When a group of scholars wrote in a blog post that Kahneman and his longtime research partner Amos Tversky had made some serious errors in their work on priming, Kahneman actually showed up in the comments to agree that their critique is sound:

What the blog gets absolutely right is that I placed too much faith in underpowered studies. As pointed out in the blog, and earlier by Andrew Gelman, there is a special irony in my mistake because the first paper that Amos Tversky and I published was about the belief in the “law of small numbers,” which allows researchers to trust the results of underpowered studies with unreasonably small samples. We also cited Overall (1969) for showing “that the prevalence of studies deficient in statistical power is not only wasteful but actually pernicious: it results in a large proportion of invalid rejections of the null hypothesis among published results.” Our article was written in 1969 and published in 1971, but I failed to internalize its message.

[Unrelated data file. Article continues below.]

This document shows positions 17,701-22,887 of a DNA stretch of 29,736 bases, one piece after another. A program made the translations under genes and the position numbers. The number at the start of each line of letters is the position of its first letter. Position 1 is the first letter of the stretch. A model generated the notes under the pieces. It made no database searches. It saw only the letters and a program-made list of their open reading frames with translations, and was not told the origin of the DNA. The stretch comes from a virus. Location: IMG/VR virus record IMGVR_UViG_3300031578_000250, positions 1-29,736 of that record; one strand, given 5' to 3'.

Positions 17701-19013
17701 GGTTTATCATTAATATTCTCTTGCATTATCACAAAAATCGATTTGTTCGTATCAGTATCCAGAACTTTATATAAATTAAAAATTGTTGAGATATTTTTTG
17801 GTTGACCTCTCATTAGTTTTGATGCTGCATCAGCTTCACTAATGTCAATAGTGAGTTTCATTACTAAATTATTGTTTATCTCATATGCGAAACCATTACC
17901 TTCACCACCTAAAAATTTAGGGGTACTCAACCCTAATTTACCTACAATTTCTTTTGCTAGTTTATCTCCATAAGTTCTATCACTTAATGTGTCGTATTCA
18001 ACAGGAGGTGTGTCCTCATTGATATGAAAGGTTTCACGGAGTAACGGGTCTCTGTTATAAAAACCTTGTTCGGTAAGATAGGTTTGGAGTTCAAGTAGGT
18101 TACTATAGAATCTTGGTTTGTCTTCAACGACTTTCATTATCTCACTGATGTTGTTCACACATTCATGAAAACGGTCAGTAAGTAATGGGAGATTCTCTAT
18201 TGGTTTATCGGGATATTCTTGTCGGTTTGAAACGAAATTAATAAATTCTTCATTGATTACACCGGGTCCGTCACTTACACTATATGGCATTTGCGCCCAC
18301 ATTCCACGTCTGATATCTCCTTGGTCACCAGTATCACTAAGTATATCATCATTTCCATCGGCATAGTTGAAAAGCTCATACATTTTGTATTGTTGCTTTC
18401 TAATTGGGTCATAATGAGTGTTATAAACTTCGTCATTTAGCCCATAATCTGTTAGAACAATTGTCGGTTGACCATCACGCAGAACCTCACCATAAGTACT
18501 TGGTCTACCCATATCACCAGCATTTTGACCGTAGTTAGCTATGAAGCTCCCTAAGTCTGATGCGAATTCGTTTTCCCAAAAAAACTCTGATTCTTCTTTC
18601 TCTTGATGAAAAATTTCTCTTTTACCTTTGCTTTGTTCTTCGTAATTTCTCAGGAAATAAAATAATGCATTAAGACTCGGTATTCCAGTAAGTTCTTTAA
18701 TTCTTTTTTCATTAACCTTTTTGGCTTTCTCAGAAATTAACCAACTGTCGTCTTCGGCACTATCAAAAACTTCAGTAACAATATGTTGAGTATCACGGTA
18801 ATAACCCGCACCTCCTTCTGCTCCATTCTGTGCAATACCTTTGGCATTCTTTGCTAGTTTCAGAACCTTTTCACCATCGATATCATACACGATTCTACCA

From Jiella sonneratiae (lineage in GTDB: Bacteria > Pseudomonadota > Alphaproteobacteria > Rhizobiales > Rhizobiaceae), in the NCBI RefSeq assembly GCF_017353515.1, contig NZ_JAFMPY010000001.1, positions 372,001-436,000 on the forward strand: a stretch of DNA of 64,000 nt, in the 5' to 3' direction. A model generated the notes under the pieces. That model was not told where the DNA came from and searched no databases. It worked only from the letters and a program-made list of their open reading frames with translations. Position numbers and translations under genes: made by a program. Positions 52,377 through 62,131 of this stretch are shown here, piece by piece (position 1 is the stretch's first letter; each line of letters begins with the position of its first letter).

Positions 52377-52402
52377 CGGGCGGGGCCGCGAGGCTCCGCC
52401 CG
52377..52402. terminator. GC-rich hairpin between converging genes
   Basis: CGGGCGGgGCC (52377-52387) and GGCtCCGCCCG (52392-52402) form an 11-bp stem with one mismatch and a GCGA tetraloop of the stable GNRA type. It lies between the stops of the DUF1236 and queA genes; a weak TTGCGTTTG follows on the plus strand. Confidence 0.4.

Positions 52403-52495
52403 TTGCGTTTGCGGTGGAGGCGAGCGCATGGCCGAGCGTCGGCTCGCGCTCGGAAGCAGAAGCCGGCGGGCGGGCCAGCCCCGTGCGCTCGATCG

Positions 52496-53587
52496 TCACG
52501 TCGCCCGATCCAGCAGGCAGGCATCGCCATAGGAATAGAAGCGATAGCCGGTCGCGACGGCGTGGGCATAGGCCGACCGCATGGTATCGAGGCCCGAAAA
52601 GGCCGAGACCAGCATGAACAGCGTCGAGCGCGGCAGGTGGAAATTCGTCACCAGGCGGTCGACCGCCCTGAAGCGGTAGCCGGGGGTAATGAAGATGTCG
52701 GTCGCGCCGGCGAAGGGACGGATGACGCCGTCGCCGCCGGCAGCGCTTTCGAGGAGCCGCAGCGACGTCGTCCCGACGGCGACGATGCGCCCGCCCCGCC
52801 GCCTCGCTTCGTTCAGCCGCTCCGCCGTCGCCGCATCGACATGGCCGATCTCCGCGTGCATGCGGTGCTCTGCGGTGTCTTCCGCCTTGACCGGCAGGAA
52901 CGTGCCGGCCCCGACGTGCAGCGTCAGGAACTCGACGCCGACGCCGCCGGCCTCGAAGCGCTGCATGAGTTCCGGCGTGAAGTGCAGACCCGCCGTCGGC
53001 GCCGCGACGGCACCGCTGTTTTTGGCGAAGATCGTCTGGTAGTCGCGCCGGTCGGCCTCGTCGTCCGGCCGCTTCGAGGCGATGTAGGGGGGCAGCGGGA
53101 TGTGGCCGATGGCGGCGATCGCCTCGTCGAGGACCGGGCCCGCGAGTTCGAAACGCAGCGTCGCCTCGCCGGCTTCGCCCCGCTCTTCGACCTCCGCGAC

Perhaps it’s because Kahneman understands cognitive biases so well that he’s not surprised when he’s guilty of them. But there may be other forces at work too. For instance, it could be that Kahneman’s position in his field is so secure that he can’t damage it by admitting the occasional error. Yet that doesn’t seem to happen very often; rather, some of the most successful scholars are among the touchiest about criticism. I think we might have to fall back on the old notion of character: however that character was formed, Kahneman seems to have become a person who isn’t always “talking for victory,” as Samuel Johnson put it, and who doesn’t see himself as a glorious exception to a rule that covers the behavior of others. That’s rare, that’s commendable, that’s to be emulated.

book launch event in Washington!

I’m very pleased to announce that on October 17, the American Enterprise Institute, the Ethics and Public Policy Center, and National Affairs journal will co-sponsor a conversation about How to Think. I’ll give a presentation about the book and there will be responses from Pete Wehner of the EPPC and Jonathan Rauch of the Brookings Institution.

The event will begin at 10am in AEI’s Auditorium at 1789 Massachusetts Avenue NW, Washington DC 20036. Please come if you can!

My heartfelt thanks to Yuval Levin, editor of National Affairs, for making this happen.

praise for the book